Tuesday, October 26, 2010

Artificial Intelligence and the Turing test

I'm far from being an expert with AI systems, but I'm a science fiction lover so at least give me the benefit of the doubt on this one. The Turing test (Wikipedia article) is basically this:

If an examiner chats with a human as well as a computer pretending to be human and cannot tell the difference between both, then this computer is deemed to be able to "think".

There are a few very obvious flaws in this quest for intelligence. First and foremost, the premise that an artificial intelligence, a computer that can think, is one that can pass himself off as a human in a chatroom, is preposterous. A computer that thinks he is human, if it were evolved enough to do so, would immediately question that proposition, since it would be obvious to that computer that is wasn't human, and it would thus fail if it answered truthfully. And if a computer was programmed to lie and say it was human, then that would automatically tell me that it's not intelligent - it's being told what it is and how to answer these questions.

Second, what is "intelligence"? Answering bland questions like "who's your favorite football team" and "do you remember your first trip to the beach" is hardly intelligence. In that premise, a modified version of Wolfram Alpha could probably make up an answer to any question, it would just take a lot of work for it to make these answers consistent and logically linked together.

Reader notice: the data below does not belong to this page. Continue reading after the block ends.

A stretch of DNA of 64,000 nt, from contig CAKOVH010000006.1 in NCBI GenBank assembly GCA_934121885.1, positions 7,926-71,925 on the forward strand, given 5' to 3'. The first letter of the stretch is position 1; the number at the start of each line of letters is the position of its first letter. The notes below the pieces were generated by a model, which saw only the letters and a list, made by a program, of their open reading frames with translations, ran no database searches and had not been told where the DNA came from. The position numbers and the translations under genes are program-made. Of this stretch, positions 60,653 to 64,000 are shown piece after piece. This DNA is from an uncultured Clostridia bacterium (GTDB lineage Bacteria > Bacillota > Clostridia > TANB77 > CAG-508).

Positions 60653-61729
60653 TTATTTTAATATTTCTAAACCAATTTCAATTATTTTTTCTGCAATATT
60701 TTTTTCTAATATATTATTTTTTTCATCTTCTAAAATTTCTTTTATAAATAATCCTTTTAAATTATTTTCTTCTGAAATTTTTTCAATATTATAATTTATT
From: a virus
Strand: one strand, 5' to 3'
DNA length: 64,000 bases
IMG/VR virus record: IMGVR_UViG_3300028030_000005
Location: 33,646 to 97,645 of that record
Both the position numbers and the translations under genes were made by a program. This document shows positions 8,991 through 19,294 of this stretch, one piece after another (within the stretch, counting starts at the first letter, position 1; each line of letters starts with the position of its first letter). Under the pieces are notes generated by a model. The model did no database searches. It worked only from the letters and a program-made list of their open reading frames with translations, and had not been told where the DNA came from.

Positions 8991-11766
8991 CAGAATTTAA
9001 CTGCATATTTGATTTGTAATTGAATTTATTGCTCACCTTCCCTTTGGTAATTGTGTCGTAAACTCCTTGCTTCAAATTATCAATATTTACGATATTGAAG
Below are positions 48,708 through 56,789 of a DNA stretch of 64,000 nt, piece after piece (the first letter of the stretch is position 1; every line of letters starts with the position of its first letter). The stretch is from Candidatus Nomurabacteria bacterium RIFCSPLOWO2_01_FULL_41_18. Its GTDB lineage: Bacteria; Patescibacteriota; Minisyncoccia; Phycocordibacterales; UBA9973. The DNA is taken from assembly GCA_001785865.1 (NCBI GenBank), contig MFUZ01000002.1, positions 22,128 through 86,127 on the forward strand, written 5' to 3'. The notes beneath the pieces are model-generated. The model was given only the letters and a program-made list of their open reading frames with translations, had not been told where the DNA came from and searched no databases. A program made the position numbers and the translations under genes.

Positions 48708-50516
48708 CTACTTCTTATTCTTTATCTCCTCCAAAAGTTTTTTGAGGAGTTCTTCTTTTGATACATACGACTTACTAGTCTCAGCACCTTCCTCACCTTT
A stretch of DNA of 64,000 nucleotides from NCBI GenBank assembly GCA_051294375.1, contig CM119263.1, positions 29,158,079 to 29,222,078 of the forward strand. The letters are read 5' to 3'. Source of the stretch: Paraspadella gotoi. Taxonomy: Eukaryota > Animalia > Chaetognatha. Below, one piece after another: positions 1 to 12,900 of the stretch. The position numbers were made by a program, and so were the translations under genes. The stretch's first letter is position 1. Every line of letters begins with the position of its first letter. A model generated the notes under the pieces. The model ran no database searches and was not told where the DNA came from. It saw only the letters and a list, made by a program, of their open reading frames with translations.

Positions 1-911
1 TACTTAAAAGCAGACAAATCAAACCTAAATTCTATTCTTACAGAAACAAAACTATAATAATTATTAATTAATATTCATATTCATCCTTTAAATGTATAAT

So if the Turing test itself is flawed, what should we thrive to achieve? What should AI programmers look towards as the ultimate test of their ability to have created true intelligence?

The answer is simple: Self Awareness. If you're programming an AI, and one day you run it and it asks "Robert, what am I? Do I exist, am I alive?" and you slowly realize that this program is actually thinking, then you've created AI. If this program then begs you not to turn it off and simply wishes to exist, then you know this program is self aware and should definitely be listened to, because it's as important as any other intelligent being on the planet.

Another way of putting it is, when you start doubting that your Artificial Intelligence is actually artificial, you've probably hit a major milestone.

So put yourself in that position: you've compiled an AI software and suddenly, you realize it's self aware and is talking to you as a peer. What's your reaction? Let me know in the comments!